Tag Archives: armenia

Pomegranate: Icon of the Silk Road

A pomegranate trinket on my desk

It was my ten-year-old daughter who first alerted me to the iconographic importance of the pomegranate. At Istanbul’s Grand Bazaar she pointed out the myriad trinkets—ashtrays, paper weights, ampules, candles, vases, key chains, pendants—in the shape of pomegranates. (She really wanted a ceramic pomegranate for her window sill, and I obliged her.) I wondered why the pomegranate was so favoured by souvenir makers, whereas there was no trace of any object in the shape of, say, a pear or a raspberry.

I also recalled that last year, when I travelled to Armenia on behalf of Arastan, I had found that in this tiny country locked away in the Caucasus, the pomegranate is a much-loved, ubiquitous symbol that augurs fertility, abundance, and prosperity. It was everywhere, from friezes carved in medieval khachkars, to tabletop ornaments, to cheap fridge magnets sold at the airport.

Without trying very hard I began to notice the …

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In Love with Khachkars

Khachkar main

I’ve been in Armenia for just a few days, but already I am in love with khachkars. These elaborate stone crosses – both ancient and modern ones – are found all over Armenia. Next to the ever-present pomegranate, which appears in everything from cheap key chains to medieval friezes, the winged Armenian cross is perhaps the most ubiquitous and cherished symbol of this nation so rich in historical and religious symbolism. Its most characteristic manifestation is the khachkar – a large, monolithic stone sculpture that often decorates the interior or exterior of a monastery, marks a grave site, watches over a country road, or adorns a public square.

That a cross should serve as the primary signifier of Armenian culture is not surprising. Christianity is at the very core of Armenian national identity. In 301, King Tiridates III, who had previously persecuted Christians and imprisoned St Gregory the Illuminator for twelve years, finally …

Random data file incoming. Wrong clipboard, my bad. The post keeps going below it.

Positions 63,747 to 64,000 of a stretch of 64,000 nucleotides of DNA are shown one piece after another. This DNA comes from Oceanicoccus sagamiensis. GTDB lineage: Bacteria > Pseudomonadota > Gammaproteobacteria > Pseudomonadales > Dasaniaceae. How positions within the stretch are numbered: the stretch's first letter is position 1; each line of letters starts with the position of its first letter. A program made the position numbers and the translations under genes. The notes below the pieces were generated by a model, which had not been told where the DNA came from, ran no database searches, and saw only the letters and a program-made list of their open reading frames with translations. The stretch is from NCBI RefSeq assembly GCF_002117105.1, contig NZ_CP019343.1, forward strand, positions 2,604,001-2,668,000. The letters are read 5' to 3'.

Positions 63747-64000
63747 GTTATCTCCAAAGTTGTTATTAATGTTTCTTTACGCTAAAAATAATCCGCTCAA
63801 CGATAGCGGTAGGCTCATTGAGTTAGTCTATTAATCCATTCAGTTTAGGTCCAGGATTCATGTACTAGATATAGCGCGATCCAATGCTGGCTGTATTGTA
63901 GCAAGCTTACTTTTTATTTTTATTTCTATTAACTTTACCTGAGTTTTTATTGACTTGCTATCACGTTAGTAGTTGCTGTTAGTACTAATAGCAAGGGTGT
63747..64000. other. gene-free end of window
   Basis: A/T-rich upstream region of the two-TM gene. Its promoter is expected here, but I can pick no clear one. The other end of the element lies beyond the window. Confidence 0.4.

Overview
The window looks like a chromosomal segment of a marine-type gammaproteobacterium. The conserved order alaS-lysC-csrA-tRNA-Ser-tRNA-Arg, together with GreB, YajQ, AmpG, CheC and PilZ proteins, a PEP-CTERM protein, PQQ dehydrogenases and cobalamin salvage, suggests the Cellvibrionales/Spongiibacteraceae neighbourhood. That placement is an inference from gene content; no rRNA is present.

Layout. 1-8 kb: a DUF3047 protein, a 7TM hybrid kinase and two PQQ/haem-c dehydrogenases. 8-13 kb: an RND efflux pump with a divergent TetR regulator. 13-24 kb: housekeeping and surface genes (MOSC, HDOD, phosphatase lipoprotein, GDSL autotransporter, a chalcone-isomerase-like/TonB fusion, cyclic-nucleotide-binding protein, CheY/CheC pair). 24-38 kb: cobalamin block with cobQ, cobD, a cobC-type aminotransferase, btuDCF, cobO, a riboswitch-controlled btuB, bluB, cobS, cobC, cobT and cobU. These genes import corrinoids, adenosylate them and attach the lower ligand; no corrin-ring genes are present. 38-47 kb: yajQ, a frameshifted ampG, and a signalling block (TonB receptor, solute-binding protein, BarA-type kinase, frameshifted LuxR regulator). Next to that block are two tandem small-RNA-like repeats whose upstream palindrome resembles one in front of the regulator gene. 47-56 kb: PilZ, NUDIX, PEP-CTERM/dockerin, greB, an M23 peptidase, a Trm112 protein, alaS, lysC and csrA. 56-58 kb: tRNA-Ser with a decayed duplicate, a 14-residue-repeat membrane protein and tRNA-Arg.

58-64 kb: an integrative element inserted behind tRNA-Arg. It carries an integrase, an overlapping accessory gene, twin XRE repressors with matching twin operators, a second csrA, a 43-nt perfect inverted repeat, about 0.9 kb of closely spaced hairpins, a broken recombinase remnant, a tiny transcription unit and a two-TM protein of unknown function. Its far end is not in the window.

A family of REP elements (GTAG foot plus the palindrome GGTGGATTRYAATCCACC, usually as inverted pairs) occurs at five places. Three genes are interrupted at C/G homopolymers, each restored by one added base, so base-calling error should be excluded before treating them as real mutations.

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Caucasus Reconnaissance

Pomegranate seller in Quba

Remember me? Several months ago I wrote a short primer on carpet motifs on this blog. I was a complete novice in all matters woven back then, and the blog entry was as much an attempt to educate myself as it was a presentation on the topic. I did it because my old friend Nisha – never a stranger to pressing friends, family and sundry strangers into unpaid servitude – realised that I was living in Turkey and at a loose end, and quickly seized on the opportunity.

You’re in Turkey, she said, so inform yourself about carpet designs. Later she said, casually, you should find out more about Caucasian rugs in particular, because they are striking and unusual, and I want to add more of them to Arastan’s portfolio. And then, quite brazenly, the Caucasus is so much closer for you than for me, why don’t you do a short reconnaissance trip …

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  • Welcome to Arastan

    Arastan was an online store that curated rare and handpicked treasures from exotic bazaars along the ancient silk route. Unfortunately we ceased trading in early 2014.

    You can read about the reasons for closure.

    You can still browse some of the products we used to have via the category links above, although none of these are available for purchase.

    Relive our travels and stories by browsing our articles and archives from the menus below.

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